THE STAR MILL, 5min,. Canada, Black & White
Directed by Daniel Blake
A boy and his pet owlbear learn to appreciate the present, and not worry about the future, while running a windmill that powers the stars at night.
Interview with Animator/Filmmaker Daniel Blake
1. What motivated you to make this film?
Other than school deadlines, I really wanted to create a film that captured a little of how I was feeling going into my final year of college. That feeling of worrying about the future but still trying to enjoy where you’re currently at is something that was very relevant to me as graduation approached and all my friends were going to go their separate ways, so combining that theme with a fantastical world I thought could be really interesting if I pulled it off.
2. From the idea to the finished product, how long did it take for you to make this film?
I developed the early idea in the summer of 2021 and then finished the entire film by April 2022, just in time for the school deadlines.
3. How would you describe your film in two words!?
I’d say melancholic and warm.
4. What was the biggest obstacle you faced in completing this film?
There were definitely a BUNCH of obstacles I had to deal with while making the film, but I’d say the biggest one was actually the process of animating it. Animating the movement of characters has taken me a while in the past, but with this film in particular, there were so many different aspects that needed to have its movement fleshed out in unique ways: For example, how does the boy character move around in a child-like way? How does the windmill and all of its inner-processes function? What does an owlbear pet look like while eating? So many little nuances had to be figured out as I started drawing that ended up taking a lot more time than I had initially planned, but luckily I think paid off in the end.
5. What were your initial reactions when watching the audience talking about your film in the feedback video?
I was excited and nervous. It was so surreal and scary to see the opinions of complete strangers, but it was also really cool to see how they all connected with it in different ways: seeing what they latched onto and remembered about the film was really interesting as it showed me what really stuck with them about what I made.
6. When did you realize that you wanted to make films?
I knew I wanted to tell stories from way back when I was a little kid, and to do so, I would just make crudely drawn comics to get my ideas across. When I came to college however, and started learning the more technical aspects of film and how to animate, I started becoming more interested in creating something much more cinematic than what I had done previously (and how far I could push myself to do it).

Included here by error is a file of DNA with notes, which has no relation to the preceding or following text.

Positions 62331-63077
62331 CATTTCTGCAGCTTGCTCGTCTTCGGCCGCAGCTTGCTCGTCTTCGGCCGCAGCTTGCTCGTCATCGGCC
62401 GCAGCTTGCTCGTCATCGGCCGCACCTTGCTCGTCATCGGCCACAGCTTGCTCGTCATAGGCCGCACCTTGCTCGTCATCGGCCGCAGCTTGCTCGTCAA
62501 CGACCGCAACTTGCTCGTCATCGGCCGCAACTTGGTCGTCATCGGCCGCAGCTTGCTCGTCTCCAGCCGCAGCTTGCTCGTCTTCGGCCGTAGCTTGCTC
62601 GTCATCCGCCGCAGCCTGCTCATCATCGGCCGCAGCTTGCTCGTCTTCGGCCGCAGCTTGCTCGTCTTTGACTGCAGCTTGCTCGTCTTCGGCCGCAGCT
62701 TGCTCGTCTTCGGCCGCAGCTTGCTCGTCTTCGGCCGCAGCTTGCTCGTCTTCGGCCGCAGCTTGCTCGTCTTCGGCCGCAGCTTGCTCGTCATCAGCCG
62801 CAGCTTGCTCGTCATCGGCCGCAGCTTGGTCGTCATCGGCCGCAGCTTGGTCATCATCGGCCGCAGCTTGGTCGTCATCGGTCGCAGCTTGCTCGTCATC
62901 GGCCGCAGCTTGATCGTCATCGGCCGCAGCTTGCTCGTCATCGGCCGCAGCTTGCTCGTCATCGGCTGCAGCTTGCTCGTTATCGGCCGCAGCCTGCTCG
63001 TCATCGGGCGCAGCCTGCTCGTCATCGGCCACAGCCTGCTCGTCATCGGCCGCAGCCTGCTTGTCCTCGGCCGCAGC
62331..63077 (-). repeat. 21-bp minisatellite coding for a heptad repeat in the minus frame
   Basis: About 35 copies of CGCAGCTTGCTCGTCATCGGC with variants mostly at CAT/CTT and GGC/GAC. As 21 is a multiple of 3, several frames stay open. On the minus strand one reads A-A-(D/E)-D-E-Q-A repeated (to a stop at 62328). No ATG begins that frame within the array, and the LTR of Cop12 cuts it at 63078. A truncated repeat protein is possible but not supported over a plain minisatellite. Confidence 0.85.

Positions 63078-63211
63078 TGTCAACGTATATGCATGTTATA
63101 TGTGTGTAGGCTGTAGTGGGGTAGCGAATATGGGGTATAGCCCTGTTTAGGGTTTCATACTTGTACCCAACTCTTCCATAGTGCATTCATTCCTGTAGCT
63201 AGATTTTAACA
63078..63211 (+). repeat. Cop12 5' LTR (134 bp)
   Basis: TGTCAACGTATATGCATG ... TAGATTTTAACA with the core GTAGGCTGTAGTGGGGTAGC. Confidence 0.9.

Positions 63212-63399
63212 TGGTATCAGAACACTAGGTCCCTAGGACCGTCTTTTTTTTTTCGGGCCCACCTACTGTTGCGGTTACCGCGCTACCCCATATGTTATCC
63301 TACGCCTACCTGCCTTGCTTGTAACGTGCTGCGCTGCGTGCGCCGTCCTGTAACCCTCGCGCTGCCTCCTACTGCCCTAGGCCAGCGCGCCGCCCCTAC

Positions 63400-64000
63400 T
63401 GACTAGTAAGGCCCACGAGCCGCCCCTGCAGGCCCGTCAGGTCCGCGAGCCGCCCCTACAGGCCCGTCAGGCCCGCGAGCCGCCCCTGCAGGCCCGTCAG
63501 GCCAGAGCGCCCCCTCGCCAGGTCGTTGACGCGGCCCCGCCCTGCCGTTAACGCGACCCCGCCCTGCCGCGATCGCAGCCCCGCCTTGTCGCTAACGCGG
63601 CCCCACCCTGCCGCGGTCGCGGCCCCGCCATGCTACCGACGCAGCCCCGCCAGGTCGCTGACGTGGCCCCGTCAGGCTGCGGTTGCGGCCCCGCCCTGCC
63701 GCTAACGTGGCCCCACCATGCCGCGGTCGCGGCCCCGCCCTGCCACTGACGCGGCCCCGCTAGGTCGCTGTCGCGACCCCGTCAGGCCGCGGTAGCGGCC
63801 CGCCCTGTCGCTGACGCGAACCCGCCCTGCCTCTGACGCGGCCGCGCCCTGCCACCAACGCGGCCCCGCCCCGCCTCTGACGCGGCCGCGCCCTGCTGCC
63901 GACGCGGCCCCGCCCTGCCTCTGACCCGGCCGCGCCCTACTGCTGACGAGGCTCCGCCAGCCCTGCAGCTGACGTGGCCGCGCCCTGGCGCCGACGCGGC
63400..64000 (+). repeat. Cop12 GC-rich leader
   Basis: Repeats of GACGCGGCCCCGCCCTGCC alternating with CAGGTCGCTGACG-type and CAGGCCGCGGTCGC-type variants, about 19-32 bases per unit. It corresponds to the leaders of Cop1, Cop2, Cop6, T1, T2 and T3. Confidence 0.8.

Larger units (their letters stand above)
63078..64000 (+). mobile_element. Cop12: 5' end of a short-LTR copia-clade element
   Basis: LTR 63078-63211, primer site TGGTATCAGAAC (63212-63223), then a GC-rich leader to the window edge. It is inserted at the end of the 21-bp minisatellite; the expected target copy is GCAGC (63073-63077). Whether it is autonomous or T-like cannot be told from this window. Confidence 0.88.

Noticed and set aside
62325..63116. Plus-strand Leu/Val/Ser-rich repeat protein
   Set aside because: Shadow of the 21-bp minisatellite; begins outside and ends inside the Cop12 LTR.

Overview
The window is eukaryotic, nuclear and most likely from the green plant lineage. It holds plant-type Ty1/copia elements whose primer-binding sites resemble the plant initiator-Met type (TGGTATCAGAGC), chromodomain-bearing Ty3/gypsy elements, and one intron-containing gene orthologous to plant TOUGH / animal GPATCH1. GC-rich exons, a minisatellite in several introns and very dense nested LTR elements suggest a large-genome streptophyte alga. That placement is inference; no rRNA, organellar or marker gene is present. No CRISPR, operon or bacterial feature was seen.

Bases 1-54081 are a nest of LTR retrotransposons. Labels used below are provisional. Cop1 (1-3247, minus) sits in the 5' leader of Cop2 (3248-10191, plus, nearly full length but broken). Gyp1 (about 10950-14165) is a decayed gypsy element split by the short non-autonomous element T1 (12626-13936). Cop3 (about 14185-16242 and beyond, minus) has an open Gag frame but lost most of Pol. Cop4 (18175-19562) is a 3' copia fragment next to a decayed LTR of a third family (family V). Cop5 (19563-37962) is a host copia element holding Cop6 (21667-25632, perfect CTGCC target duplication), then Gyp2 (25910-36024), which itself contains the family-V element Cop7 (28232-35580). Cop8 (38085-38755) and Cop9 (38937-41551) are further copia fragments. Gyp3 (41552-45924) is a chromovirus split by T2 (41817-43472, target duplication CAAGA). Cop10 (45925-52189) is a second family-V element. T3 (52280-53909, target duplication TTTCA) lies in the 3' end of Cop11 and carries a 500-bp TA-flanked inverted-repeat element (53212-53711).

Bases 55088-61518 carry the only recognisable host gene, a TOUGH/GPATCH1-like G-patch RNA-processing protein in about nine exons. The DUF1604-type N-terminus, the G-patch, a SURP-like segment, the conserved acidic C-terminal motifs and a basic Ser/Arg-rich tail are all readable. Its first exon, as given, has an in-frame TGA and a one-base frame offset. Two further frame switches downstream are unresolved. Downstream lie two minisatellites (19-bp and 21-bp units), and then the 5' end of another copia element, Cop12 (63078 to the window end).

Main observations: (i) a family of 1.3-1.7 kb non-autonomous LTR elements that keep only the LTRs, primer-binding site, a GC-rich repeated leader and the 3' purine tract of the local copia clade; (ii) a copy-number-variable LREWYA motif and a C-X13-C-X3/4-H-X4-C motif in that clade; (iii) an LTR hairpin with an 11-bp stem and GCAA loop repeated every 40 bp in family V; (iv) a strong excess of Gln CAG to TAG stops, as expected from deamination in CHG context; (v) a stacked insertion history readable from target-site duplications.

7. What film have you seen the most in your life?
It’s a bit of a cheat, but the first 6 Star Wars films. I watched each of them a crazy amount of times growing up and really fell in love with the universe and characters it created. The way those films crafted this world that blended genres together and could go from being funny and action-packed to dark and mystical was always really interesting to me because so many different kinds of stories could exist in that space. As a kid, I would make up my own characters and stories in that universe all the time.
8. What other elements of the festival experience can we and other festivals implement to satisfy you and help you further your filmmaking career?
I was really satisfied overall with my festival experience with you guys, and LOVED the inclusion of the feedback video. If I had to pick something, maybe getting feedback on my film from someone in the industry would be really cool. Like in my case, getting a storyboard artist that you’ve dealt with in the past to give their thoughts on my film would be an amazing learning experience to hear from someone in a similar field as me.
9. You submitted to the festival via FilmFreeway. How has your experiences been working on the festival platform site?
It’s been great. FilmFreeway has been a really nice way to easily find festivals that relate to my film that I’d like to take part in. The only drawback is that it’s TOO good at helping me find a bunch of festivals and I end up spending more money than I hoped. There’s just too many cool festivals out there!
10. What is your favorite meal?
Shanghai noodles from the Mandarin restaurant. Thick noodles are awesome.
11. What is next for you? A new film?
Absolutely not (at least for now!). Making an entire film by myself was satisfying, but super exhausting. I’m working a storyboarding job right now that I’m really enjoying, so I’m probably just going to focus on doing a good job with that for the time being, while creatively satisfying myself through making little comics on the side (which take waaaay less time), but who knows what I’ll be thinking a few years from now.